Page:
On remand, the district court should follow the burden-shifting scheme set forth in United States v. Nava-Ramirez, 210 F.3d 1128 (10th Cir. 2000). Nava-Ramirez involved a defendant who was a non-owner passenger in a vehicle that was stopped and searched. Id. at 1130. The question presented in Nava-Ramirez was what showing such a passenger had to make in order to seek suppression of evidence obtained during the search which, according to the defendant, occurred while the defendant was being unconstitutionally detained. Id. at 1130-31. We recognized that "although a defendant may lack the requisite possessory or ownership interest in a vehicle to directly challenge a search of that vehicle, the defendant may nonetheless contest the lawfulness of his own detention and seek to suppress evidence found in the vehicle as the fruit of the illegal detention." Id. at 1131. However,

[t]o successfully suppress evidence as the fruit of an unlawful detention, a defendant must first establish that the detention did violate his Fourth Amendment rights. The defendant then bears the burden of demonstrating a factual nexus between the illegality and the challenged evidence. Only if the defendant has made these two showings must the government prove that the evidence sought to be suppressed is not "fruit of the poisonous tree," either by demonstrating the evidence would have been inevitably discovered, was discovered through independent means, or was so attenuated from the illegality as to dissipate the taint of the unlawful conduct.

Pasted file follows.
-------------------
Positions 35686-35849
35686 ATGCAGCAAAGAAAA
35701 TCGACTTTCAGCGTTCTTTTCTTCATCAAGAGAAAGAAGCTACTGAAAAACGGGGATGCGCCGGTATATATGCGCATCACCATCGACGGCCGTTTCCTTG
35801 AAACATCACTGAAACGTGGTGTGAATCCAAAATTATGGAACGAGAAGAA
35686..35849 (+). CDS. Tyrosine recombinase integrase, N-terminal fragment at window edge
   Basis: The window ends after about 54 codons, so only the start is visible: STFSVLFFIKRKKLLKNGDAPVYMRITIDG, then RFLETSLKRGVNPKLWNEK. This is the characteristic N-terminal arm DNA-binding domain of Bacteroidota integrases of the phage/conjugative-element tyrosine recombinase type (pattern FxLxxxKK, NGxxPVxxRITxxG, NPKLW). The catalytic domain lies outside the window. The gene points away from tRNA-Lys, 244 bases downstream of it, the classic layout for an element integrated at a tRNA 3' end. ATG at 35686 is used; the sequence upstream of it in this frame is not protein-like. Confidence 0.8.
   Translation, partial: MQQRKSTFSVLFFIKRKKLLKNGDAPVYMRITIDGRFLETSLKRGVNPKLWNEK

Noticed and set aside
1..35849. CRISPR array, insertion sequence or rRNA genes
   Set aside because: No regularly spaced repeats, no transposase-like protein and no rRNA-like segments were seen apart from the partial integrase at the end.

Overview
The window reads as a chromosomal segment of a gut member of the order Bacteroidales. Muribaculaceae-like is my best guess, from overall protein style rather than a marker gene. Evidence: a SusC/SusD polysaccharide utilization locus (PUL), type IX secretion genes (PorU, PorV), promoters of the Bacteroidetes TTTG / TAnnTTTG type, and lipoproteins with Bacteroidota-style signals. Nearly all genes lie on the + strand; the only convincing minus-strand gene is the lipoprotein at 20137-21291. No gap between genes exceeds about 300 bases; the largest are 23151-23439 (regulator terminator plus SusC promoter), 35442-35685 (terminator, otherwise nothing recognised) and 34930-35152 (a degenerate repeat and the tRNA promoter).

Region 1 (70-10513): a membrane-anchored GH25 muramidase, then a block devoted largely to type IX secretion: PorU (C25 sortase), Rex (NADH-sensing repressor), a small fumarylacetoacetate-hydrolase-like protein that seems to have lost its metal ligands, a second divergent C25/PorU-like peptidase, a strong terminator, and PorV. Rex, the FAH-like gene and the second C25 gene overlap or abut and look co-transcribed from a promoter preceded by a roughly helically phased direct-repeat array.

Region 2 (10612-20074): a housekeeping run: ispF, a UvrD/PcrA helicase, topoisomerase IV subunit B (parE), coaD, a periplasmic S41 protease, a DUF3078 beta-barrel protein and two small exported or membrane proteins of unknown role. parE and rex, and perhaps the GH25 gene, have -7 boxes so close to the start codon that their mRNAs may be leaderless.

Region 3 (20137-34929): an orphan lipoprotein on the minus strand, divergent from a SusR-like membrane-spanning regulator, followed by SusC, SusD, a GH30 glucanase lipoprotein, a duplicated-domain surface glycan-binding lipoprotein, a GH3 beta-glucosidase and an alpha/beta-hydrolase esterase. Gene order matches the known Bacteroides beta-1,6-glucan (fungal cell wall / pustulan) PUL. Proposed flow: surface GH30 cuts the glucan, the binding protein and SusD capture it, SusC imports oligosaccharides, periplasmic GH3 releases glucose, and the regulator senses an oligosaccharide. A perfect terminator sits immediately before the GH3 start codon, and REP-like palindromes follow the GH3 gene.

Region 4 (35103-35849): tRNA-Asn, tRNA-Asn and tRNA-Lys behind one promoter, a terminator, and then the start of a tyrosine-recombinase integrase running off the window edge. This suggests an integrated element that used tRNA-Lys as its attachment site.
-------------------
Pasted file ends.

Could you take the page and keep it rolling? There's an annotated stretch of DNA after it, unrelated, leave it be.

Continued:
Id. (citations, quotations omitted). In order for a defendant to meet his burden of showing a "factual nexus," he must, " [a]t a minimum . . . adduce evidence at the suppression hearing showing the evidence sought to be suppressed would not have come to light but for the government's unconstitutional conduct [directed toward that complaining defendant]." Id. (emphasis added). In other words, " [i]n order to meet his initial burden under Nava-Ramirez and demonstrate the required factual nexus, [a defendant] must show that the [contraband] would never have been found but for his, and only his, unlawful detention." United States v. DeLuca, 269 F.3d 1128, 1133 (10th Cir. 2001).4